Children's perceptions of dissimilarity in parenting styles are associated with internalizing and externalizing behavior

Myra Berkien, Anneke Louwerse, Frank Verhulst, Jan van der Ende

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The purpose of this study was to examine the relationship between children's perception of dissimilarity in parenting styles, and internalizing and externalizing problems in children. Children from the general population (n = 658) reported on the level of emotional warmth, rejection, and overprotection of both parents by filling out the child version of the Egna Minnen Betraffande Uppfostran (EMBU-C) and mothers completed the child behavior checklist (CBCL). Intraclass correlations were computed as measures of dissimilarity between parenting styles of mothers and fathers. Children's perceived dissimilarity in parental emotional warmth is associated with internalizing and externalizing problems (beta = 0.092, p < 0.05; beta = 0.091, p < 0.05). Perceived dissimilarity between parents' overprotection is associated with externalizing problems (beta = 0.097, p < 0.05). Perceived dissimilarity between parenting styles is associated with externalizing and internalizing problems, over and above the effects of the level of the parenting styles. The results highlight the negative consequences of perceived dissimilarity between parents. To conclude, children have more internalizing and externalizing problems when they perceive their parents as more dissimilar in parenting styles.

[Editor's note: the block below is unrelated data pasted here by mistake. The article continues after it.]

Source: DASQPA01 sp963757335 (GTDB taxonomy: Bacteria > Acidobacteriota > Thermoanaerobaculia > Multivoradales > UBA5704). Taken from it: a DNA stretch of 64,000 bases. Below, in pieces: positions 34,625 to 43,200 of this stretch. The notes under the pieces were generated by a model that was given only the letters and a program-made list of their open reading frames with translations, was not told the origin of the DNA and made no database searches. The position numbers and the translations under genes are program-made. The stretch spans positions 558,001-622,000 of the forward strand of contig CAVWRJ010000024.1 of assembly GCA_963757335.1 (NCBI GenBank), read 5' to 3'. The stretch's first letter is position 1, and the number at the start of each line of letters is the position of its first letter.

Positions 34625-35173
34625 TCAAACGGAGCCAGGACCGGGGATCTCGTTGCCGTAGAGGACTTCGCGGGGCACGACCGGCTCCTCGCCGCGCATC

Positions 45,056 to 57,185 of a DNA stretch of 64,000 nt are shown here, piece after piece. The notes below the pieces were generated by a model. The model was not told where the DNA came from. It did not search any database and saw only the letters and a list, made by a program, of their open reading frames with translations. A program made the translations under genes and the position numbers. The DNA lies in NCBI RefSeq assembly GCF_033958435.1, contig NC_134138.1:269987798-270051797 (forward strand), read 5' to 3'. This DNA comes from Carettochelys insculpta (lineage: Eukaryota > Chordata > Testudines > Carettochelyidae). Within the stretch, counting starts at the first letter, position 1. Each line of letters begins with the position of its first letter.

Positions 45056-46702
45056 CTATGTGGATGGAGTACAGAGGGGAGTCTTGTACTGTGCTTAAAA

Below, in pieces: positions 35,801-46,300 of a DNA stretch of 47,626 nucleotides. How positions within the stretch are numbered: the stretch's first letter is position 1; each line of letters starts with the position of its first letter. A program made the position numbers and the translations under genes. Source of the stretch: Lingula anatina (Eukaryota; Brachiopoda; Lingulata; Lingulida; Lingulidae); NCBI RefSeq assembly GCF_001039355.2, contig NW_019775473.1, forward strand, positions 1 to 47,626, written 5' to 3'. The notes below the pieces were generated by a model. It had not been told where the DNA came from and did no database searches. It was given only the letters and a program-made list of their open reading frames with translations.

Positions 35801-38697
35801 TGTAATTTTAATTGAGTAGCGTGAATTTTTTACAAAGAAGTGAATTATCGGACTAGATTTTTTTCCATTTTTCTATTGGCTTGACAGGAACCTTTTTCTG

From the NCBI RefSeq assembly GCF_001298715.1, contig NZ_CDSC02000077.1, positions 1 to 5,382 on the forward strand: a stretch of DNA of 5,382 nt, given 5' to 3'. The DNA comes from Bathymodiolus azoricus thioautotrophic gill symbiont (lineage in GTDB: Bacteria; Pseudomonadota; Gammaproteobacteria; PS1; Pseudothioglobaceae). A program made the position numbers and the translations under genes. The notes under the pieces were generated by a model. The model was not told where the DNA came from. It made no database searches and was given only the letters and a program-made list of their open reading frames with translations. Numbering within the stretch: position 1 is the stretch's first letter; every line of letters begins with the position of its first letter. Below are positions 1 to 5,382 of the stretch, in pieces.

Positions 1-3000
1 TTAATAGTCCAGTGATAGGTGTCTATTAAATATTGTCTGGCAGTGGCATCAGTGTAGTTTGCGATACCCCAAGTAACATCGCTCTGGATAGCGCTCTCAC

Original languageUndefined/Unknown
Pages (from-to)79-85
Number of pages7
JournalEuropean Child & Adolescent Psychiatry
Issue number2
Publication statusPublished - 2012

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